# why futures contract has no value

Can any one tell me, why futures contract has no value?

We know that the value of future(Maybe I confuse the concept of future value and future price): $$\textrm{Fut}(t,T) = \widetilde{E}[S(T)|\mathcal{F}_t]$$ How can it be zero? We only have the discounted value of cash flow is zero.

And why in the forward contract, $F$ is not zero in the $\Pi = V(S,t) - \delta S - \delta_1 Z.$ But just set $V = 0$ to obtain the forward price, it is unreasonable.

• @A. Oreo, please read carefully the answers provided. $F(S,r,t)$ above is the future price. It is given by $F(t,T)=\Bbb{E}^Q[S_T \mid \mathcal{F}_t]$ and is clearly not zero. Yet a futures contract value is indeed zero at the moment at which you enter it $V(S,r,t) = \Bbb{E}^\Bbb{Q} \left[ \sum_{i=1}^N e^{r(t_i-t)} (F(t_i,T)-F(t_{i-1},T)) \right]$. Don't confuse functions $V(...)$ and $F(...)$. A similar reasoning applies to forward contract values vs. prices. – Quantuple Mar 13 '17 at 15:34
• @Quantuple I may get it, but even for the any fixed strike $K$ i.e $V(t,T) = e^{-r(T-t)}E[S_T-K|\mathcal{F}_t],$ the cash flow is still $dF?$ But, It seems $dV \neq dF(S,r,t).$ – A.Oreo Mar 14 '17 at 1:48

The mathematical analysis above is correct, but to understand WHY we say that "a futures has no value" it is helpful to understand how a Futures Exchange works.

When you enter into a position (for example go long 1 crude oil contract at 45.25) you do not have to pay anything, nor does the seller of the contract receive any money from you. So it is correct that the futures contract at inception has no value. As the price of oil fluctuates during the day however, the contract does acquire a positive or negative value.

At the close of business on that day (2:30 pm New York Time) a Settlement Price of say 45.35 is declared by the exchange. This is based on the price the contract was trading for at that time. Your contract is now worth 1000*(45.35-45.25) = 100 dollars since there are 1000 bbl in one contract. During the night, you will be paid this amount in cash, thus resetting the value of the contract to zero. This is called the daily Mark to Market process. The next day the price will change again, but again this gain or loss will be settled in cash during the night.

This is why we say that a futures contract at inception or at the close of business has no value. It is being reset to zero each day, and we are analyzing the situation at the time of the reset.

• A contract that truly had a value identical to zero at all times would probably be the most useless economic contract ever invented, but a Future is not like that, its value is merely reset to zero frequently (via a cash payment) and free to change at other times. – noob2 Mar 13 '17 at 15:11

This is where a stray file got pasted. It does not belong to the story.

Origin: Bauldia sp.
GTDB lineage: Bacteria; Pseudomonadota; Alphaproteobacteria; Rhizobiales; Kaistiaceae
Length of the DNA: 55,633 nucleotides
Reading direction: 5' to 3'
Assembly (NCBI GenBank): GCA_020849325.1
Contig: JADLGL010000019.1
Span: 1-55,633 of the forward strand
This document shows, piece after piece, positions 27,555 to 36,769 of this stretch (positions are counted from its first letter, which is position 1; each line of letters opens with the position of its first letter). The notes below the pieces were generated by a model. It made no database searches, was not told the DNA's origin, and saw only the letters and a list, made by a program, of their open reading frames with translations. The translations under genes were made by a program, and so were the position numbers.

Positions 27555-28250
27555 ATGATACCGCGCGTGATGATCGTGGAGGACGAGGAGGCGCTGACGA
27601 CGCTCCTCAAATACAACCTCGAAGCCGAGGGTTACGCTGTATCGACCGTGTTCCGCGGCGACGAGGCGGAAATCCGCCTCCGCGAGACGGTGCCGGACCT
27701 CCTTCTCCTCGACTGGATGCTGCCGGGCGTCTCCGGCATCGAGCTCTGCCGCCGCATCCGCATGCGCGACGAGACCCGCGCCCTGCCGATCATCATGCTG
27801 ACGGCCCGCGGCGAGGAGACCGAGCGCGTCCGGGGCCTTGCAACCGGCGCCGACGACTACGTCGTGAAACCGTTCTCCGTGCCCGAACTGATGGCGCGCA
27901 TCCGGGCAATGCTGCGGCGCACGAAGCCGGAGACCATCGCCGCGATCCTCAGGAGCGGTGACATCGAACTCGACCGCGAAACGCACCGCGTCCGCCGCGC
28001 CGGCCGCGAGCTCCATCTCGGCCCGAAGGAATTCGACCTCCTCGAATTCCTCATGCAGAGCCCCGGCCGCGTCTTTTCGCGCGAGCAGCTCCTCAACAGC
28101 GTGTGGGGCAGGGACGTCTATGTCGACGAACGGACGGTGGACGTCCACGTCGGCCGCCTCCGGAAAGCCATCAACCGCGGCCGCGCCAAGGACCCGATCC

• The value of the contract is zero when you enter it, but it is indeed market to the market at each market close. In fact it works as if the contract was cash settled and reset each day up to the expiry. Thanks for this pragmatic view. – Quantuple Mar 13 '17 at 15:26

The value of a futures contract is the forward value of the payment, discounted back to today -

$$V(t,T) = e^{-r(T-t)} \mathbb{E} \left[ S(T) - F | \mathcal{F}_t \right]$$

and the price of a futures contract is the price $F$ that gives the contract zero present value -

\begin{align} F & = \mathbb{E}\left[ S(T) | \mathcal{F}_t\right] \\ & = S(t)e^{r(T-t)} \end{align}

Note that as soon as you have entered a futures contract, the price $F$ is now fixed, which means that in general the futures contract no longer has zero present value (the same is true of a forward contract).

Your margin account at the exchange is credited or debited at the end of every day to take account of your profit/loss on the contract. This is the primary difference between futures and forwards - on a forward contract, you accumulate a non-zero present value on the contract over time, which is all realized at maturity. On a futures contract you realize your profit/loss as you go, and this requires financing (you need to fund your losses, and can invest your gains).

• Although I of course agree with the point you are trying to make, I think that the equations you propose are in fact better suited for a "forward" contract than a "future" contract. For a future you would have: $$V(t,T) = \Bbb{E}^{\Bbb{Q}} \left[ \sum_{i=1}^N e^{-r(t_i-t)} F(t_{i-1},T)-F(t_i,T) \mid \mathcal{F}_t \right]$$ for each open business day $i=1,...,N$ between now ($t$) and the expiry ($T$) with $F(t,T)$ figuring the future price where indeed $F(t,T) = \Bbb{E}^{\Bbb{Q}^T}[S_T \mid \mathcal{F}_t]$, such that $F(t,T)$ is a martingale and $V(t,T)=0$ – Quantuple Mar 13 '17 at 11:13
• Pls see the update, why for the forward contract, $F$ is not zero, I think they should be similar. – A.Oreo Mar 13 '17 at 11:17
• $F(t,T)$ is zero neither for a futures nor a forward. However the current values $V(t,T)$ of the contract should you enter them at $t$ are. See also here quant.stackexchange.com/questions/31162/…. – Quantuple Mar 13 '17 at 11:19
• @Quantuple Yes, this is a valid point! It takes the financing into account very explicitly. In practice though, I think that most people use the first formula in my answer, and then have a correction between values of $F$ derived from futures and forward contracts where necessary (which is really only for futures on interest rates). Perhaps some desks now do something more advanced to take the financing into account, but I haven't personally seen it. – Chris Taylor Mar 13 '17 at 11:20
• @ChrisTaylor - Never seen it either I must say. As I said I got the point you were trying to make... I guess I was just being pedantic :) – Quantuple Mar 13 '17 at 11:24